Film School: Working with Natural Light

The Last Song (2010) The Last Song (2010)

A roundup of tutorials about working with only natural or available light.

First: the concept. Documentarian and cinematographer Mark Bone first demonstrates how he uses the sun to backlight his subjects (or “lighting upstage”)…

… and then how he uses natural 45 degree lighting in a interview situations:

Cinematographer WanderingDP breaks down commercial examples of backlighting, which he refers to as “The Framework”:

Modifiers: An Introduction

Gaffer Jacob Geller explains how natural light is controlled and the tools used in this behind-the-scenes still:

In Depth Cine runs through Negative Fill, Bouncing, Diffusing and Shaping natural or available light

Using Basic Modifiers

In this case study, cinematographer and one-man-crew Danny Gevirtz demonstrates how he uses the sun to help him compose his shot:

Cinecom offers five more tips for shooting in hard sunlight:

Using Advanced Modifiers

Indy Mogul and guest Casey McBeath use cheap materials to tame super-bright direct sunlight into first a manageable, and ultimately a flattering, exposure:

Even lighting manufacturer Aputure has some tips for using natural light, with more sophisticated modifiers:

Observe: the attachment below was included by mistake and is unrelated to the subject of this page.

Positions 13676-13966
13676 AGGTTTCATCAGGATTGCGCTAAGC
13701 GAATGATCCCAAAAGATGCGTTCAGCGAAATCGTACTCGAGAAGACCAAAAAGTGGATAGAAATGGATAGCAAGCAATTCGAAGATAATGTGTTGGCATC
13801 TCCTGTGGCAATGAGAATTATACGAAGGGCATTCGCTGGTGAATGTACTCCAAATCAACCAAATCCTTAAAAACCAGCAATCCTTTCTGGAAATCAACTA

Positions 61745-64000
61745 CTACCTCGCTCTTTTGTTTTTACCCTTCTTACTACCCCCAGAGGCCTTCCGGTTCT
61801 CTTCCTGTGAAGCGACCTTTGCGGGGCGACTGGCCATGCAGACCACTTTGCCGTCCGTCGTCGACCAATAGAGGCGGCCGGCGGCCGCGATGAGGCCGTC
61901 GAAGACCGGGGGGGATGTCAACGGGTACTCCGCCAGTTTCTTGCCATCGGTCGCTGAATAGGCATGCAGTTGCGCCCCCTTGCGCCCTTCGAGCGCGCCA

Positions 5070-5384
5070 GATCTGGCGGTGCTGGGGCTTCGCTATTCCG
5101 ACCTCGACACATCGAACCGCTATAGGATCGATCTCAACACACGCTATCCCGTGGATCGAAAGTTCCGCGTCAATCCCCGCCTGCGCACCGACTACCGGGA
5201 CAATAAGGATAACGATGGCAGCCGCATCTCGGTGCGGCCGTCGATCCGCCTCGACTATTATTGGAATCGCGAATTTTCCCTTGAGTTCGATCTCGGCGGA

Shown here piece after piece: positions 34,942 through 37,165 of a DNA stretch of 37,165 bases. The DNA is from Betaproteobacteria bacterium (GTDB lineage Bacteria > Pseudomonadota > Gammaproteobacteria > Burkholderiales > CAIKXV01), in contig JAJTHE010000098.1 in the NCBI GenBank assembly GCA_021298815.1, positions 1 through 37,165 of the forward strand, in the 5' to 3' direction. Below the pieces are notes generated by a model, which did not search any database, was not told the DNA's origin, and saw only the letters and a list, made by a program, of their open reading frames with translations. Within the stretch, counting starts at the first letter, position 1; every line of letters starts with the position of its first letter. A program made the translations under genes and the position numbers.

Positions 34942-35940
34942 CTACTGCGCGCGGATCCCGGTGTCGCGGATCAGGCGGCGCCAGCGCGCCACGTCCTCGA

Cinematographer Lewis Potts tries out a more specialised alternative to the white diffusion of ultrabounce. Bluff Bounce has sky-, landscape-, and earthy-coloured segments to reflect (literally, if you so choose) the more varied tones of naturally lit environments:

Without Modifiers

Rob Ellis uses a sun-tracking app and careful scheduling to shoot using only natural light:

CamMacky makes the case against using modifiers (as in the examples later in this post) and demonstrates how harsh, direct light is used in fashion photography:

Commercial Work

Austen Paul demonstrates creating a high end commercial look only using natural light:

Further Viewing

Of course, what we often call “natural” lighting often involves the use of a bunch of artificial lights “motivated” by the natural light in the environment. In Depth Cine demonstrates four basic techniques in cinematic vs natural lighting:

Still not sure what’s meant by terms like “sidelight” or “backlight”? Check out our look at Media Division’s handy breakdown of Cinematic Lighting:

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